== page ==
If anybody deserves a break and some stability in his life, it’s Ricky Ledo.
In the past few years, Ledo has been shuffled around so much he probably woke up in his Las Vegas hotel room today not knowing where he was or where he needed to be next. The 6-foot-6 guard has lived the life of a vagabond.
Chaotic situations seem to follow Ledo like a dark shadow. They even followed him to college at Providence, where last year the NCAA ruled he was academically ineligible to play for the Friars.
That forced Ledo to sit and fret and ponder his future in basketball. It also forced him to have some sleepless nights, and to take inventory of his life.
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Ledo attended four high schools in three states. And he’s already been the property of three NBA teams, though he hasn’t played a single NBA game yet — other than two summer league games for the Dallas Mavericks.
In essence, Ledo has been on the move more often than a truck driver.
Ledo, though, is hoping to put down some roots in Dallas with the Mavs. A lot of that, however, depends on how he prospers in the Las Vegas Summer League.
“I just want to get to know what I’m doing,” Ledo said Sunday after the Mavs lost to Charlotte 86-80. “And I just want to be able to come to work every day.”
By all accounts, Ledo has star potential. He was the main man at St. Andrew’s School in Barrington, R.I., which finished second in the Class B conference during his sophomore season.
Also, Ledo led Notre Dame Preparatory School in Fitchburg, Mass., to the Prep National Finals. And, as a senior at South Kent (Conn.) High School, Ledo garnered second-team all-conference accolades.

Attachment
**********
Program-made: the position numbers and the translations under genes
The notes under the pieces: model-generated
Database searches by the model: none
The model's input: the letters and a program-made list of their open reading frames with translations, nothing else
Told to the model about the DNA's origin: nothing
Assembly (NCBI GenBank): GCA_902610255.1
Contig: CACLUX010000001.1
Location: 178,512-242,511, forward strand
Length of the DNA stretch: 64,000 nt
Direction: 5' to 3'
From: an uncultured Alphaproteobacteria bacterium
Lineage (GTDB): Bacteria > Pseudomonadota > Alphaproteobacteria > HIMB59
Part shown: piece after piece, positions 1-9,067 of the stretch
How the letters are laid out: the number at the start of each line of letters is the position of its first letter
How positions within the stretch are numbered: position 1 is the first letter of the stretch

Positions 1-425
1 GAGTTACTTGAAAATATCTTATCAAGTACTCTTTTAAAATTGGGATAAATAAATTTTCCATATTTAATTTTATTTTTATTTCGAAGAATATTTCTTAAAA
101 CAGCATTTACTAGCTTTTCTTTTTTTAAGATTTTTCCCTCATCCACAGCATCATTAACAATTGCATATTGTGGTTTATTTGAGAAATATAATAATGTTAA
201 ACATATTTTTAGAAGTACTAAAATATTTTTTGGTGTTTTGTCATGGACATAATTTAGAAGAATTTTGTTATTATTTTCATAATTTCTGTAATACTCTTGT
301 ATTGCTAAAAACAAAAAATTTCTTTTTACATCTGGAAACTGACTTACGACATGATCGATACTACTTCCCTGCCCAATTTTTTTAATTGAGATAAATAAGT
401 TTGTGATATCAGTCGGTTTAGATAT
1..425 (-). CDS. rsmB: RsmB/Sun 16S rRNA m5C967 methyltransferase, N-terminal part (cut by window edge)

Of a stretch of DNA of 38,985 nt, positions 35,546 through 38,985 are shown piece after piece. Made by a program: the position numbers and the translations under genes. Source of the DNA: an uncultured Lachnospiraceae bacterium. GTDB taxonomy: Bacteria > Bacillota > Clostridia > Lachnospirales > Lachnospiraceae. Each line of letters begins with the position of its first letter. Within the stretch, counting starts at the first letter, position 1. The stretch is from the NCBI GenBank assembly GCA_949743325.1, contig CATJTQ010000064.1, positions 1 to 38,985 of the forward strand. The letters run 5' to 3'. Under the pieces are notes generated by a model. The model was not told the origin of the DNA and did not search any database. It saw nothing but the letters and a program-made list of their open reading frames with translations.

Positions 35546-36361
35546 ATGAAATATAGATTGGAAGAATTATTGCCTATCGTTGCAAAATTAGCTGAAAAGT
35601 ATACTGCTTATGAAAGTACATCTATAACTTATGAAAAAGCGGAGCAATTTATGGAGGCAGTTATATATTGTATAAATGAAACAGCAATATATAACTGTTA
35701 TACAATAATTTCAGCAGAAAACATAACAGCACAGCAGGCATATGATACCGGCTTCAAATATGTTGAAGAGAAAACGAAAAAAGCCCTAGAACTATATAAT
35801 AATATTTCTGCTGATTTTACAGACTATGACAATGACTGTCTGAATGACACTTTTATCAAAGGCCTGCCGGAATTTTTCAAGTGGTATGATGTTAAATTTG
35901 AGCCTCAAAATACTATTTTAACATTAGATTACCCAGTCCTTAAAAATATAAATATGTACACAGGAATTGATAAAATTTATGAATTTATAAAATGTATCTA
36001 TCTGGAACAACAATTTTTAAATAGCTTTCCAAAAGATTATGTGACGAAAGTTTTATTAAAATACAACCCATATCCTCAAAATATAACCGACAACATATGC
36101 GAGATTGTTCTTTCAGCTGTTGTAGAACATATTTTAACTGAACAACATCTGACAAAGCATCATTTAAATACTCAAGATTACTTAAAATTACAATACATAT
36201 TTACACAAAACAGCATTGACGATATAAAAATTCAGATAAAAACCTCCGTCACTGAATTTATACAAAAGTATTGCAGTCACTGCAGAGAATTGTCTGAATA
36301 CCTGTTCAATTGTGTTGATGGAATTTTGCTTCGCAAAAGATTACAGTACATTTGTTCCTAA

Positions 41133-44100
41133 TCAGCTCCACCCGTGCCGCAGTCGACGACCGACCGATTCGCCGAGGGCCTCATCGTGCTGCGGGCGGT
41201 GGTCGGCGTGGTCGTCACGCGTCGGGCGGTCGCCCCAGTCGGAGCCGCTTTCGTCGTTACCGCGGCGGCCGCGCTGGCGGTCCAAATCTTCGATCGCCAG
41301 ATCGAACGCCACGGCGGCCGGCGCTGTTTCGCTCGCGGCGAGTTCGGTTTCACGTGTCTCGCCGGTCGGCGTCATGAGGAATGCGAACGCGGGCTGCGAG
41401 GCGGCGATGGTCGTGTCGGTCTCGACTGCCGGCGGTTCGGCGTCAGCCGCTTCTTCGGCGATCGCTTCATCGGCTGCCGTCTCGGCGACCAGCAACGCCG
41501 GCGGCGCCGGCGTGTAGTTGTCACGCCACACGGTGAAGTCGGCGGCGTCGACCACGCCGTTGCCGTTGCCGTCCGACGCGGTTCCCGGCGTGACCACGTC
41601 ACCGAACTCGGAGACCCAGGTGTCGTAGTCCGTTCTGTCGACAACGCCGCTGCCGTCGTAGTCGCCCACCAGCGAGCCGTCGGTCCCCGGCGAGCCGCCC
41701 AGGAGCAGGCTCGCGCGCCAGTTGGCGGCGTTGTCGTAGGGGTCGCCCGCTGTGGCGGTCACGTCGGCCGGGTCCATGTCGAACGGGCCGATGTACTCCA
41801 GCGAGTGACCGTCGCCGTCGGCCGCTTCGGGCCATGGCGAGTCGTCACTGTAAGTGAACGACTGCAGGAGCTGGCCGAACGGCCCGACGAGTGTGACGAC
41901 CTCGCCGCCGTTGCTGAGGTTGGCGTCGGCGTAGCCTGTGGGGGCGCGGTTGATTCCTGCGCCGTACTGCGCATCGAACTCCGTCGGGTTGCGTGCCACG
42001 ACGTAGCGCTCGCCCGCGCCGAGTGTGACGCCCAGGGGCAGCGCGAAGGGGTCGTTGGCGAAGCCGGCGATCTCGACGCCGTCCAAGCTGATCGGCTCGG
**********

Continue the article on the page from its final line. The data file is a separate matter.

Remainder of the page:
Following his brief stay at Providence, Ledo tossed his name in the NBA hat and was drafted No. 43 overall by Milwaukee. However, before the Bucks hat on his head could get warm, Ledo was traded to the Philadelphia 76ers.
But the Sixers subsequently traded him to the Mavs, who were intrigued by his potential.
“It was pretty crazy,” Ledo said of last month’s NBA Draft. “But I was just happy to get drafted.”
Ledo has been on the Mavs’ radar for quite some time. But prior to the draft, the only thing scouts had to go on was Ledo’s high school film from Friars’ practices, in which the NCAA allowed him to partake.
“I just want to keep getting better and keep playing my game and just overall play,” Ledo said. “I haven’t played in a year-and-a-half, so this is just getting work in.
“It was really hard sitting out [at Providence]. But everything happens for a reason.”
In high school, Ledo was a McDonald’s All-American and rated among the Top 25 best players in the country. His skill set is obviously very high.
Whether that can translate to the NBA game, no one knows for sure.
After two summer league games, Ledo has discovered that the NBA game can be unforgiving. Ledo had nine points on 4 of 5 shooting in his debut Saturday in a win over Sacramento, but in Sunday’s loss to Charlotte he was just 1 of 8 from the field with only four points, six rebounds and three turnovers.
“He’s young and he’s learning how to play,” said Mavericks assistant Monte Mathis, the team’s summer league coach. “He had some open shots, he just couldn’t knock them down.
“But the one thing he can do is affect the game and impact the game in other ways. On the defensive end, running out on the break, getting in the paint, because he’s a good passer in finding open guys.”
If the Mavs play their cards right, the acquisition of Ledo could wind up being one of the steals of this off-season. For Ledo’s sake, it would be nice if he could just stay in one place, unpack and put that vagabond lifestyle in his rear-view mirror for a while.